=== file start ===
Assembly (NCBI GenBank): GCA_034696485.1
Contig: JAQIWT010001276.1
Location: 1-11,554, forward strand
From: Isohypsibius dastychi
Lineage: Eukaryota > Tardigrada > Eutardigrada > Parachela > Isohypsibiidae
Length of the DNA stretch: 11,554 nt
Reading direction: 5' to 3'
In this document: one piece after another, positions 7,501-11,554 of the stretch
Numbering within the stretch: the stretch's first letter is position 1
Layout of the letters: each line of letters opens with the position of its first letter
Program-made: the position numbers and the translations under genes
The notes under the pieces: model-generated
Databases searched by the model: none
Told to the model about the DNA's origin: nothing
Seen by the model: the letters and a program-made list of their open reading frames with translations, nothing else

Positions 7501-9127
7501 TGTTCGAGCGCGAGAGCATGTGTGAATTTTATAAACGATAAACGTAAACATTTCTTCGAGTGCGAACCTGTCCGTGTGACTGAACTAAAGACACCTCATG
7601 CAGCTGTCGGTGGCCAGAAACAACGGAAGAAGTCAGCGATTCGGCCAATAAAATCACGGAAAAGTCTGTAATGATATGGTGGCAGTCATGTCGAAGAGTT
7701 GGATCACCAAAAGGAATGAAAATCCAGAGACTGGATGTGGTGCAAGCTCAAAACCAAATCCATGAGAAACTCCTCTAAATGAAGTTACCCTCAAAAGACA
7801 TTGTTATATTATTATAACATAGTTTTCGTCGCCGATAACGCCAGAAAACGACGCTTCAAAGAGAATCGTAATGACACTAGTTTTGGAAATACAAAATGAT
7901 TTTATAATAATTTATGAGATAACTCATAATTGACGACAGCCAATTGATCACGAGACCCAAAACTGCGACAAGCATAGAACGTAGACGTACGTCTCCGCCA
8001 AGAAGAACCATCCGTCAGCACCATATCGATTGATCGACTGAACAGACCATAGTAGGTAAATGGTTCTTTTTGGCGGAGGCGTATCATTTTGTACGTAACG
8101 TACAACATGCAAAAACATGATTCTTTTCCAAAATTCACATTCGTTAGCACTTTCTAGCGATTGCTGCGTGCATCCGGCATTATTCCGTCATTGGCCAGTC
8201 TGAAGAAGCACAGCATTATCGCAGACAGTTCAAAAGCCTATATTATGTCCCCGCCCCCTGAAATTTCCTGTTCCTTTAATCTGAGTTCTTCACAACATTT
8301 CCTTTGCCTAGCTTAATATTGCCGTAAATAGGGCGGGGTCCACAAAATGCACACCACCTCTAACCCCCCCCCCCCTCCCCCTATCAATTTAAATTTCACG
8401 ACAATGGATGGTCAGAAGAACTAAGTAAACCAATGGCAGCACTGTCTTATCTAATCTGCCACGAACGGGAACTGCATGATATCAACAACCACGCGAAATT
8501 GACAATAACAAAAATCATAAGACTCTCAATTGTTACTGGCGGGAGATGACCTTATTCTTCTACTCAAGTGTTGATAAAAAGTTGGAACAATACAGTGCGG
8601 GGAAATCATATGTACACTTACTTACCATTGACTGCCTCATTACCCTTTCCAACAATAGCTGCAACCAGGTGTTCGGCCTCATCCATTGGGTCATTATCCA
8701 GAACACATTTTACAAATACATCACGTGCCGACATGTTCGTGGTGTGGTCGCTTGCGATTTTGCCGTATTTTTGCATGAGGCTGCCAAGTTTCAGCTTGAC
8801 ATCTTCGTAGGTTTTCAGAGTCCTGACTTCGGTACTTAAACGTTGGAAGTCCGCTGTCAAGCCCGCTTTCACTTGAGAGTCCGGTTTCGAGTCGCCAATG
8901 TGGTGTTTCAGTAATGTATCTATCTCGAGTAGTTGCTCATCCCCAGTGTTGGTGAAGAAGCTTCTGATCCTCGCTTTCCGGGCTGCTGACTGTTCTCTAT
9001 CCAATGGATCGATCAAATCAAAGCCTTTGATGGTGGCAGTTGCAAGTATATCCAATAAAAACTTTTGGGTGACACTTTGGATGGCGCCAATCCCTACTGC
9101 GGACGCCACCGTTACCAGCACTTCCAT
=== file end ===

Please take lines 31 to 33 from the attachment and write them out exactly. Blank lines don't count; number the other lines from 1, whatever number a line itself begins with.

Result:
8901 TGGTGTTTCAGTAATGTATCTATCTCGAGTAGTTGCTCATCCCCAGTGTTGGTGAAGAAGCTTCTGATCCTCGCTTTCCGGGCTGCTGACTGTTCTCTAT
9001 CCAATGGATCGATCAAATCAAAGCCTTTGATGGTGGCAGTTGCAAGTATATCCAATAAAAACTTTTGGGTGACACTTTGGATGGCGCCAATCCCTACTGC
9101 GGACGCCACCGTTACCAGCACTTCCAT